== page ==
Child Safety Seat Age
Like motorcycle and race car helmets, child restraints are tested for use in just one crash event. This means that if the restraint is compromised in any way (with or without the child in it), owners are strongly suggested to replace it. This is due to the uncertainty with how a compromised child restraint will perform in subsequent crashes.
There are two main types of boosters: high back (some of which have energy absorbing foam) and no back. A new generation of booster seats comes with rigid Isofix (Latch) connectors that secure to the vehicle's anchors, improving the seat's stability in the event of a collision.
The American Academy of Pediatrics says to “make sure the seat is at the correct angle so your infant’s head does not flop forward. Many seats have angle indicators or adjusters that can help prevent this. If your seat does not have an angle adjuster, tilt the car safety seat back by putting a rolled towel or other firm padding (such as a pool noodle) under the base near the point where the back and bottom of the vehicle seat meet.” Safety seats come with an instruction booklet with additional information on the appropriate angle for the seat.
In Australia there are six different types (Type A to Type F) of child restraints under the mandatory standard. Note: these restraints are NOT based on weight but on HEIGHT. All car seats with the AS/NZ1754 sticker will have height markers. These markers show clearly for what height the seat is appropriate.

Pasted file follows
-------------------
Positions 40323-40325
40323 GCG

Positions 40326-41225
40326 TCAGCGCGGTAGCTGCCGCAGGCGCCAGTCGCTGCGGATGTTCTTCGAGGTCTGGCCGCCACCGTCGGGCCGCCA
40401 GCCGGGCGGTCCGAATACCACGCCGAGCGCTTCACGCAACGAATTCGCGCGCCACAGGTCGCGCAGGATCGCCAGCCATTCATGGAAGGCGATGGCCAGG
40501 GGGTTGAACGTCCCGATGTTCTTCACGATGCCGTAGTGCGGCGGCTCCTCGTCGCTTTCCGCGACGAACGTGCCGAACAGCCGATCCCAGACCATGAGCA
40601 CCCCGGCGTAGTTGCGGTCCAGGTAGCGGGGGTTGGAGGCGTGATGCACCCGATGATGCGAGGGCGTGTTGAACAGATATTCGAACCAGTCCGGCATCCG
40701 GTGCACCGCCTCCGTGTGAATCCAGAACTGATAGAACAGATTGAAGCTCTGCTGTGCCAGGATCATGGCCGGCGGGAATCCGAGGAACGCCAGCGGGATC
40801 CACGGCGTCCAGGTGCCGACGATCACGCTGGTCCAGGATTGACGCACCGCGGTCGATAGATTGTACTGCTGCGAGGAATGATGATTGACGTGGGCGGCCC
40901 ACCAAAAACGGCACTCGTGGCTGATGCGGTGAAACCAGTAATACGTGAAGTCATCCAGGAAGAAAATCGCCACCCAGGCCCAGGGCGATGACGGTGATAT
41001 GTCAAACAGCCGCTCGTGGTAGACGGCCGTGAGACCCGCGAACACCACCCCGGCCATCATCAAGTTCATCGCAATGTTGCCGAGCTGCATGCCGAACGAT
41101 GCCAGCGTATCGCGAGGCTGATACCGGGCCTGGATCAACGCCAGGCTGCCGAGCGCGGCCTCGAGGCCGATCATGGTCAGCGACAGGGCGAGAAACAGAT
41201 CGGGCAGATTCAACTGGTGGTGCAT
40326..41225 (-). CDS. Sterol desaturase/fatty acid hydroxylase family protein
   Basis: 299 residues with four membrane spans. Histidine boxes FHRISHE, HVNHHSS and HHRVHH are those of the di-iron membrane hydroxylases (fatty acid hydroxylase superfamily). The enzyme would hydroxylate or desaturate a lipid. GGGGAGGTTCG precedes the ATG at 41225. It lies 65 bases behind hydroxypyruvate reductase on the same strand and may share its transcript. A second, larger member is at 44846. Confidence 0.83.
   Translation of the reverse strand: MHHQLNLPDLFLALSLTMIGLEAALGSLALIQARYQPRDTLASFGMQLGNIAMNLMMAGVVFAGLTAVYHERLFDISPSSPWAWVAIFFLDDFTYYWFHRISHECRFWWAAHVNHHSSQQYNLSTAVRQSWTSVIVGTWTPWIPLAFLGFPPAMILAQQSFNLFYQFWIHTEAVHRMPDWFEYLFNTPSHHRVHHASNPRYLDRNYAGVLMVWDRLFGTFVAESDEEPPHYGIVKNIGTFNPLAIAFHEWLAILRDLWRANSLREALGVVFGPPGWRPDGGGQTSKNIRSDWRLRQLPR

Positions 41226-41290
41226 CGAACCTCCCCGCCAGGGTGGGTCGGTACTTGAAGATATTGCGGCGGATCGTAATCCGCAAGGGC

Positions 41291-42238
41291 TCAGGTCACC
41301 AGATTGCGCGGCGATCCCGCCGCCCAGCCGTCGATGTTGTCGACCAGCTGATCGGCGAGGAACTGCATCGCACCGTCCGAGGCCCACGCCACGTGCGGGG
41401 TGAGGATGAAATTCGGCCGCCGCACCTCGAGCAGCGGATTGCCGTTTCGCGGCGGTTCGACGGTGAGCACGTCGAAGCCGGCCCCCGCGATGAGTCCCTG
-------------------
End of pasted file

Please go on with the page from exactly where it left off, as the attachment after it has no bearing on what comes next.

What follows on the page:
Other car seats, also known as "booster seats," are required until the child is large enough to use an adult seat belt. This is usually, but not always, when the child is 1.49 (4ft 9in) tall. The child needs to meet five criteria before moving out of the booster seat, including the child's seating position, shoulder belt position, lap belt position, knee position, and ability to sit properly for the length of the trip.
For young infants, the seat used is an infant carrier with typical weight recommendations of 5-20 lb. Most infant seats made in the US can now be used up to at least 22 pounds (10.0 kg) and 29 inches (74 cm), with some going up to 35 pounds (16 kg). In the past, most infant seats in the US went to 20 pounds (9.1 kg) and 26 inches (66 cm). Infant carriers are often also called "Bucket Seats" as they resemble a bucket with a handle. Some (but not all) seats can be used with the base secured, or with the carrier strapped in alone. Some seats do not have bases. Infant carriers are mounted rear-facing and are designed to "cocoon" against the back of the vehicle seat in the event of a collision, with the impact being absorbed in the outer shell of the restraint. Rear-facing seats are deemed the safest, and in the US children must remain in this position until they are at least 1 year of age and at least 20 pounds (9.1 kg). although it is recommended to keep them rear-facing until at least 2 years old or until they outgrow the rear-facing car seat height and weight, whichever is longer.